Culture

Qatar trims cultural plans as pressures weigh

DOHA: A 24-year-old jazz fan from Qatar, Hanan al-Kaabi, did not lament the closure of the Gulf state’s only jazz club this summer. Acclaimed trumpeters and pianists from New York’s Jazz at Lincoln Center band had played at the club in Doha’s St. Regis Hotel, a few miles from Kaabi’s house.

A law in Qatar forbidding nationals from entering venues serving alcohol meant she could not attend the club billed as the home of jazz in the Middle East.

“I tried to go to an event celebrating the women of jazz,” Kaabi said. “It embarrassed me, the thought that I was barred from enjoying this unique art form in Qatar.”

Her experience reflects the delicate balance struck by Qatar, a future soccer World Cup host. To raise its global standing, it imports Western art and music, and incubates the region’s feature films, while also paying heed to local tradition and curbing budgets due to low oil prices.

Founded in 2011 by a Qatari real estate developer, the $20 million jazz club – distinguished by burgundy couches and a curved stage modeled on Dizzy’s Club Coca-Cola in Manhattan – sought to cater to both expats and Qataris by holding musical workshops for children and concerts outdoors at alcohol-free venues that Qataris could attend. Few did.

In July, the St. Regis announced it was ending its contract with Jazz at Lincoln Center and opening in its place a new venue offering “more musical genres” to a “wider audience.” Officials say Qatar, a former backwater that is the world’s largest liquefied natural gas exporter, has paired sensible spending with awareness of local tastes as it has evolved into a Middle East cultural hub.

Sheikha al-Mayassa al-Thani, the emir of Qatar’s sister, is one of the art world’s most powerful figures. When asked at a conference in Doha in March if she feared a backlash against Qatar’s choices on the cultural front, she was diplomatic.

“As a nation that’s growing very quickly and embracing global culture ... we’re trying to bring contemporary artists here to inspire young artists ... with complete respect to our tradition,” she said. “It doesn’t mean that we’re trying to create controversial moments. Not everybody can travel around the world, but we can organize exhibitions from the world.”

In an effort to diversify its economy, Qatar’s rulers have since the mid-2000s invested its immense energy wealth in education and the arts – opening museums, galleries and film festivals and staging international exhibitions by artists including Damien Hirst and Richard Serra.

The move to embrace art and culture has incorporated local tradition. Arab presenters host government-funded English-language radio stations. European publishing houses translate Arabic novels into English. A philharmonic orchestra founded in 2007 balances its European classical repertory with the Arabic music of its resident composer, a prominent Lebanese oud player.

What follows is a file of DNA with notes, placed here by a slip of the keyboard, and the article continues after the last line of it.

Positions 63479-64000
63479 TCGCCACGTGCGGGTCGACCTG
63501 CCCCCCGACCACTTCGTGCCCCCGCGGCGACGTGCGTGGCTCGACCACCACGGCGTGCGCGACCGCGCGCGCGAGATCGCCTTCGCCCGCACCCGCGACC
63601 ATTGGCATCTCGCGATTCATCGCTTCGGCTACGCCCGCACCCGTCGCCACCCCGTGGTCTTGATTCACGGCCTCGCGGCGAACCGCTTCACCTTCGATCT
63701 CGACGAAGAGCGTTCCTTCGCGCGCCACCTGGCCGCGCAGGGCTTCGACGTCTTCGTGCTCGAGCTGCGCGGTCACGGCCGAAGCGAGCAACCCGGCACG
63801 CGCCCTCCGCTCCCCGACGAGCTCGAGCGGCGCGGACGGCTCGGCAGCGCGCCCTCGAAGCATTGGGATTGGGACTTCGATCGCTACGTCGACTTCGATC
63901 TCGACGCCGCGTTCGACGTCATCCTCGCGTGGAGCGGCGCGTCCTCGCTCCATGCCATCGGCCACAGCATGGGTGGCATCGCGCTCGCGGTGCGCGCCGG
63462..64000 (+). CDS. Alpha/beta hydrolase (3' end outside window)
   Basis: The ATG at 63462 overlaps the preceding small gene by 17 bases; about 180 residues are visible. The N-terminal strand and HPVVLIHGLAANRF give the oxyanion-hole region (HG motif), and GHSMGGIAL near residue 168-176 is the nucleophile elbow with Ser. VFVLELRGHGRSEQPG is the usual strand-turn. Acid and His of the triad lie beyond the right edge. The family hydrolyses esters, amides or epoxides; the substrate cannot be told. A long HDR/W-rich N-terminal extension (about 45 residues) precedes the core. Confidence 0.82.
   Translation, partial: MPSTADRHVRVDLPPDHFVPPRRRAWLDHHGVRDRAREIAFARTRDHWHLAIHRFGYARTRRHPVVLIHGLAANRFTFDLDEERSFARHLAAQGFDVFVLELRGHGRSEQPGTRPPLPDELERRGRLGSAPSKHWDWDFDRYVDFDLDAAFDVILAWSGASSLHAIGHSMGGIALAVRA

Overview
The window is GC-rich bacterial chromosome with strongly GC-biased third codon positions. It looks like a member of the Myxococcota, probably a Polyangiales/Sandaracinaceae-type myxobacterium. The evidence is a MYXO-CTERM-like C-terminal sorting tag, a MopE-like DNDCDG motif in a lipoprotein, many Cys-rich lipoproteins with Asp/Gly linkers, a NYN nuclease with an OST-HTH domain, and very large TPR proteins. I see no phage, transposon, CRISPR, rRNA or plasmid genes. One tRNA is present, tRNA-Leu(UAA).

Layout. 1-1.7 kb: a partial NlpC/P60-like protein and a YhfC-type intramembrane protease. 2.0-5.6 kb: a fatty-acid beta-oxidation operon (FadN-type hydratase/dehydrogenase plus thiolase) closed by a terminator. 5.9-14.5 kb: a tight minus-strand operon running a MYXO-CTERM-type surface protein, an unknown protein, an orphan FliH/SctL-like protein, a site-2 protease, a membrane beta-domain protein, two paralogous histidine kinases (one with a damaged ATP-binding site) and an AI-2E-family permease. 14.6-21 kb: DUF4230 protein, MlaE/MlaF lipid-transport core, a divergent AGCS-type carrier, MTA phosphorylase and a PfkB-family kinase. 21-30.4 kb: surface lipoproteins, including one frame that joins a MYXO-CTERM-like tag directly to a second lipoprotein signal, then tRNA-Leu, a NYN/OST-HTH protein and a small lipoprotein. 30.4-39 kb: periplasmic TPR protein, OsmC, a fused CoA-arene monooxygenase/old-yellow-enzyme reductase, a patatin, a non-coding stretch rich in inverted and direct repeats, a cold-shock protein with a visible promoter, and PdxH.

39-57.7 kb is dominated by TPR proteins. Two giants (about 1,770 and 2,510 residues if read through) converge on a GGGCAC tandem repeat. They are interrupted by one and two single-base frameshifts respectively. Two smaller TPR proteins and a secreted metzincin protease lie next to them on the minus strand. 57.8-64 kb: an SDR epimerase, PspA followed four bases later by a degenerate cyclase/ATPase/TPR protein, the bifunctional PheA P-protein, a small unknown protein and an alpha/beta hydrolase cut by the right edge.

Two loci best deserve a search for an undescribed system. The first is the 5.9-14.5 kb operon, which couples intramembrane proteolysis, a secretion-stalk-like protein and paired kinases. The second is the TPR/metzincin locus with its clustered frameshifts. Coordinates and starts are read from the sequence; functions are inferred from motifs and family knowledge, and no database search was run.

It remains a tricky marriage.

In a country where modern art and Western music are still relatively unappreciated, and whose economy is under strain, some Qataris complain the ventures are costly and not to local tastes.

“People ask: Who are these projects for?” said Isa al-Mani, an engineering student at Qatar University. “A billion riyal opera house ... Yes it’s a good development for the country but it is outsiders who attend, not Qataris.”

Since the oil slump in mid-2014, cultural projects in Qatar have been axed. A partnership with British publisher Bloomsbury Publishing was terminated in December. In October, radio stations funded by the Qatar Foundation closed. A semiprivate educational organization founded by the emir’s father, QF is now facing budget cuts.

Economic problems may have prompted some of the cost cutting.

Since he took power in 2014, analysts and diplomats say, Qatar’s emir Sheikh Tamim bin Hamad al-Thani has emerged as a risk-averse figure attuned to traditional forces that run deep in society. “He knows that projects which may have put Qatar on the map did not always jibe with the local population,” a Western diplomat in Doha said.

In 2013, a statue of French footballer Zinedine Zidane delivering a head-butt to an Italian player was removed from the Doha waterfront after being criticized for promoting violence. A year later, a local newspaper published articles accusing officials from Qatar’s museums authority (QM) of abusing their power and of frequent “drinking and shamelessness.” QM denies the charge.

Despite budget cuts, the museum authority is building two new institutions to complement Qatar’s existing museums of Islamic and modern art.

Among the projects going ahead is Qatar’s National Museum, designed by architect John Nouvel and shaped like a desert rose, which will open on Doha’s shoreline and stage exhibitions on the country’s natural history and tribal wars.

 
A version of this article appeared in the print edition of The Daily Star on October 06, 2016, on page 16.

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